When both houses of the New Jersey Legislature passed the new $29.4 billion state budget June 28 — which Governor Christie signed the next day — I was not one of those to vote in favor of it. It is not that I disagree with the budget principles of lower spending and lower taxes, but because I strongly disagree with the budget’s priorities.
Taxes in New Jersey are too high, which is why I supported our new two percent property tax cap legislation. The real challenge in New Jersey, however, is to change a 19th Century-based tax system, in which we fund local government services and public education almost exclusively through property taxes, in favor of a more equitable method.
Governor Christie’s budget cuts job-creating incentives for biotech and high-tech businesses that are New Jersey’s economic future. His budget raises taxes on hospitals and surgery facilities where New Jerseyans receive the healthcare they need. Over $1 billion to schools and municipalities is cut, effectively forcing local governments to raise property taxes, drastically cut services, or both.
And it’s all connected.
CNBC recently ranked New Jersey 22 of the 50 states in terms of business competitiveness. Of ten categories used to develop the rankings, New Jersey ranked second for education and fourth for access to capital, vital components of why companies choose to locate in the Garden State. Business growth depends upon a well educated workforce and companies looking to attract top talent know that strong schools are necessary components for their future development.
Unfortunately, the Governor’s budget priorities do not reflect the need to invest in these strengths. Instead, his spending plan provides an average $40,000 tax cut for those earning over $1 million per year while those earning minimum wage will pay $300 more in taxes and fees.
Over the past 30 years, policies that reward the affluent at the expense of the middle-class have created an unprecedented wealth gap in the United States. During this time, the top one-tenth of one percent of Americans saw their income increase 300 percent while the median wages of most Americans increased just 15 percent. Governor Christie appears to believe these policies are good for New Jersey and will help our economy grow; I strongly disagree.
The Governor’s budget eliminates funding for school breakfast programs and reduces support for school lunches. For some New Jersey children, this is the only nutritious meal they may receive all day.
Governor Christie’s budget reduces funding for our colleges and universities by nearly $200 million. This continues to place New Jersey in the dubious position of being 50th among the states in terms of our support for public higher education.
The Governor’s budget cuts adult medical day care for our most elderly residents, cuts funding for the disabled and significantly raises train and bus fares for commuters.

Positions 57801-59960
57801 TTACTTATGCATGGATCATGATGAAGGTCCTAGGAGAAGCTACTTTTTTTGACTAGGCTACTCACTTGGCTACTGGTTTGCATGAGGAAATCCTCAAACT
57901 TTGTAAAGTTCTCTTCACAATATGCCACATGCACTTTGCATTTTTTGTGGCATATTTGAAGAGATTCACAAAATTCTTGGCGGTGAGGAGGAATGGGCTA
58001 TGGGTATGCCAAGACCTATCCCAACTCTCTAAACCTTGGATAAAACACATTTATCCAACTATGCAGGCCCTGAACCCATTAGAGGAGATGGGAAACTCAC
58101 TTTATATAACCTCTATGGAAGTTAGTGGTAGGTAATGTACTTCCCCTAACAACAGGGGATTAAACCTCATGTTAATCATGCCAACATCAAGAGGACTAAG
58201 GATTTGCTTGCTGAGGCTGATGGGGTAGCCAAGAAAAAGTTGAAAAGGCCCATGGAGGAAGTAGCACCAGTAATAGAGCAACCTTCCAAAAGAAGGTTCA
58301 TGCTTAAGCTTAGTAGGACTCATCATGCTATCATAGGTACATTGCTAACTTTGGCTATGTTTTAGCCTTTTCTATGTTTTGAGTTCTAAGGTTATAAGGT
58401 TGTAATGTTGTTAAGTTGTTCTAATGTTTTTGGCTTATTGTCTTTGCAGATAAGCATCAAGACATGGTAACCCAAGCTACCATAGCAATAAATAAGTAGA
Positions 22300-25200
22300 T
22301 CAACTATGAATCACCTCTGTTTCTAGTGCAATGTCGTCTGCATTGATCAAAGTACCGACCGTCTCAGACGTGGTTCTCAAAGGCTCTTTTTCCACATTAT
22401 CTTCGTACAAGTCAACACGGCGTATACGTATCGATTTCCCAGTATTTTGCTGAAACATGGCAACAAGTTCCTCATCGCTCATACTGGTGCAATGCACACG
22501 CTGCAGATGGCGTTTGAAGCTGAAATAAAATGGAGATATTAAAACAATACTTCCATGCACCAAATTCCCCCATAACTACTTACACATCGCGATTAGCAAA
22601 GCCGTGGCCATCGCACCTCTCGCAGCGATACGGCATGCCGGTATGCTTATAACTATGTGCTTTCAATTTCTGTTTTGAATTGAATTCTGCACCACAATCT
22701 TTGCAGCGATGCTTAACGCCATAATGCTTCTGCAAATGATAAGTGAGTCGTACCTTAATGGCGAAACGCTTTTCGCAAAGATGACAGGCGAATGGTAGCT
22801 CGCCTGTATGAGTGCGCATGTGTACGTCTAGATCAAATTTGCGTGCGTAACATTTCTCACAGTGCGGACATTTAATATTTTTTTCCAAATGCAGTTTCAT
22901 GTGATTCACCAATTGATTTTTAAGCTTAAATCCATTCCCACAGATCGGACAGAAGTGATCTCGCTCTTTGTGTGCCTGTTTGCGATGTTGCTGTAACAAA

The Governor’s budget eliminates property tax rebates for everyone, including our senior citizens living on fixed incomes.
This fall, many parents will be forced to pay out-of-pocket for their children to play high school sports.
The Governor can and should talk of property tax cuts and budget caps – but until he address the fundamental problem of our over-reliance on property taxes – our core funding and taxing challenges will remain unchanged for all New Jerseyans.
The time to re-engineer how we fund the priorities that are fundamental to our state has arrived.
Currently, we rely on an outdated system of property taxation to fund what have arguably become the nation’s best public schools. We depend upon an outmoded income and sales tax system disconnected from job-producing paradigms and our clear successes in the bio-tech, pharmaceutical and green technology sectors.
New Jersey has great potential to offer all its residents real opportunity for success. We are strategically located between the first and the fifth largest cities in the nation. We have excellent transportation arteries, some of the best public schools America has to offer, great access to capital for business, and are widely known for our technology infrastructure.
These built-in advantages are what have made New Jersey successful.
Governor Christie can develop painful budgets that cut the very services needed for our economic transformation, pass property tax caps and propose all the “tool kits” imaginable, but until we develop innovative ways to invest in our people without continuing to tax them out of their homes, we are simply placing band aids on our core challenges that future governors and legislatures will continue to be compelled to address.
Assemblyman Gary S. Schaer (D-Passaic) represents parts of Bergen, Passaic and Essex Counties in the NJ General Assembly and serves as Chairman of the Assembly Financial Institutions and Insurance Committee and Vice Chairman of the Budget Committee.